There’s one use case that I’m very interested in, and that is getting new users with the correct environment to build and start hacking on software or using other software tools. For instance, on www.packagekit.org in the FAQ section, we can have a link to install build files to start hacking on PackageKit.
Now, this .bundle file is handled by gpk-install-bundle that parses this file and causes the appropriate packages to be installed if they are not already installed. This rocks as we can get GTK+, Xorg hackers up to speed with the minimum of fuss and confusion. It also lets people put links on webpages to “install all the stuff you need” when writing a “how to use a scanner in GIMP” howto.
So, what does a .bundle file look like?
# Just a package on all versions of fedora that can provide the dependency.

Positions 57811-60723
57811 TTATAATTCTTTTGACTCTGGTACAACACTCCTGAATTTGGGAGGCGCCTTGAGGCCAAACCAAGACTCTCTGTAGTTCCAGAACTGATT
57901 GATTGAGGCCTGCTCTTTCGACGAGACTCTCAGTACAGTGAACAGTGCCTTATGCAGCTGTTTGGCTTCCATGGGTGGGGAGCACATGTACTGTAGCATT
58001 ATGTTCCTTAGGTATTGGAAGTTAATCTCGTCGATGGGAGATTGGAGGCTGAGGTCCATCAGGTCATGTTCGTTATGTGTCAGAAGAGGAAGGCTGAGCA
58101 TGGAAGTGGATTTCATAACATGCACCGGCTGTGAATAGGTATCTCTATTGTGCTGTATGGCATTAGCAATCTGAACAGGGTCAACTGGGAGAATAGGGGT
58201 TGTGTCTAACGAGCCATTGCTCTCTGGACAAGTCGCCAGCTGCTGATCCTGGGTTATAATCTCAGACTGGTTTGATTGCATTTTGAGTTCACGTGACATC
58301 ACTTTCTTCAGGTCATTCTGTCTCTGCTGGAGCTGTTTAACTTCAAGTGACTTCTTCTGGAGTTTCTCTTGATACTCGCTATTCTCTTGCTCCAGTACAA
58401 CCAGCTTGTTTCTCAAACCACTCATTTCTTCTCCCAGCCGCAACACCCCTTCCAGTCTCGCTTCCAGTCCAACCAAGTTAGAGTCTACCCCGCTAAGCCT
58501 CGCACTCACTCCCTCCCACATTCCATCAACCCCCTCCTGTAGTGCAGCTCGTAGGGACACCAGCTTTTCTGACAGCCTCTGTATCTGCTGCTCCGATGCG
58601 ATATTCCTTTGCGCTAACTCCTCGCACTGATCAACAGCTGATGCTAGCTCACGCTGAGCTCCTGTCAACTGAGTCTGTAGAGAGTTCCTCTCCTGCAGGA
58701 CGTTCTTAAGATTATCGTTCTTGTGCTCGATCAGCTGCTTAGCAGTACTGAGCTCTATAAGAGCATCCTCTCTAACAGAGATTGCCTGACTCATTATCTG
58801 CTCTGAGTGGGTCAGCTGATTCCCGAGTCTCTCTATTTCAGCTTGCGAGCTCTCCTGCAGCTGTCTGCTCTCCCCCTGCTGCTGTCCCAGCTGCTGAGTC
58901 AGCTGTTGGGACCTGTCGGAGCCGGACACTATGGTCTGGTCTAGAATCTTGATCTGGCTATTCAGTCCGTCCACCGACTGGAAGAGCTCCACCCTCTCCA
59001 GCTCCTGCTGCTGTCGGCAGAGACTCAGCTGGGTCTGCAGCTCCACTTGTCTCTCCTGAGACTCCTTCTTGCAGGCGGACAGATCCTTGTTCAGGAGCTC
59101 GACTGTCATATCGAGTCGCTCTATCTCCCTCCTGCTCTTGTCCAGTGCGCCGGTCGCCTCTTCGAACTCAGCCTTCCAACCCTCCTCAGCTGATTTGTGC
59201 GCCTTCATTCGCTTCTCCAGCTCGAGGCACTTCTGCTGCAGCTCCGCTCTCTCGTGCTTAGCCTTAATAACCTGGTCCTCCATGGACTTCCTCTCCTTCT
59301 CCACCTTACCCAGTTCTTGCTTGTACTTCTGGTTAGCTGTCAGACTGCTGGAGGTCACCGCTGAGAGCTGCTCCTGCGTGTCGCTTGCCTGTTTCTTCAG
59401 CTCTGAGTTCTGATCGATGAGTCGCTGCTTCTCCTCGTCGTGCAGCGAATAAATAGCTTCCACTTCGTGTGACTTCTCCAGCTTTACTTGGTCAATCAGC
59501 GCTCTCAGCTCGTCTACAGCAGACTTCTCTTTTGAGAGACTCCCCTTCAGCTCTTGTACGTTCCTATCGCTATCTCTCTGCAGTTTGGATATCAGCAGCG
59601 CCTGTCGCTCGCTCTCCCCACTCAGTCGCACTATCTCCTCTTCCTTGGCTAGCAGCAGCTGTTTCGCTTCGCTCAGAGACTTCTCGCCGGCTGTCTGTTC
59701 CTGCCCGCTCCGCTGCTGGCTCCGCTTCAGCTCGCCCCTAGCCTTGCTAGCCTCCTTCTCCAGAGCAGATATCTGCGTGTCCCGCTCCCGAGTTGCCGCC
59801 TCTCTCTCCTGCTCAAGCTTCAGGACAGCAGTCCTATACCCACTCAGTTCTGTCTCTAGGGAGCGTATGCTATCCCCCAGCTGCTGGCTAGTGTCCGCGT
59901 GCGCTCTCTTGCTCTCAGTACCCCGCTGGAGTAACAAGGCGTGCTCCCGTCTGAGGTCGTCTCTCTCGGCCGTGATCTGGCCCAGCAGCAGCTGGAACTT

# If there are multiple packages then the user will be asked to choose
# Just for Fedora 9, install two development files
# On any distro, install the package with this file
# For each architecture on Fedora 8, install one of the two different compat files
You’ll notice the distro-id in between the ()’s – this lets a packager fine tune the package name, where for instance in Debian the package is called policykit and Fedora PolicyKit. You can specify a granularity of distribution, distribution-version or distribution-version-architecture – PackageKit will process all the entries that apply. It’s of course better to not specify a () if possible, as this lets the file work on as many distributions as possible out of the box.
There’s also no version checking – intentionally – the distro should be specified and have the correct data. If there’s an optional package not in earlier versions then you can do something like this:
# Fedora 9 does not have Unique
# Rawhide is fedora 9.90
There’s also no description of the bundle that needs translating and verifying – they are just lists of packages, files and provides that might be useful. All the translations come from the distributions metadata, and it’s up to the user to verify the package lists that are asked to be installed, so there are no signing or trust issues.
Note: this isn’t designed to replace one click install, it just does something that is similar in a different way.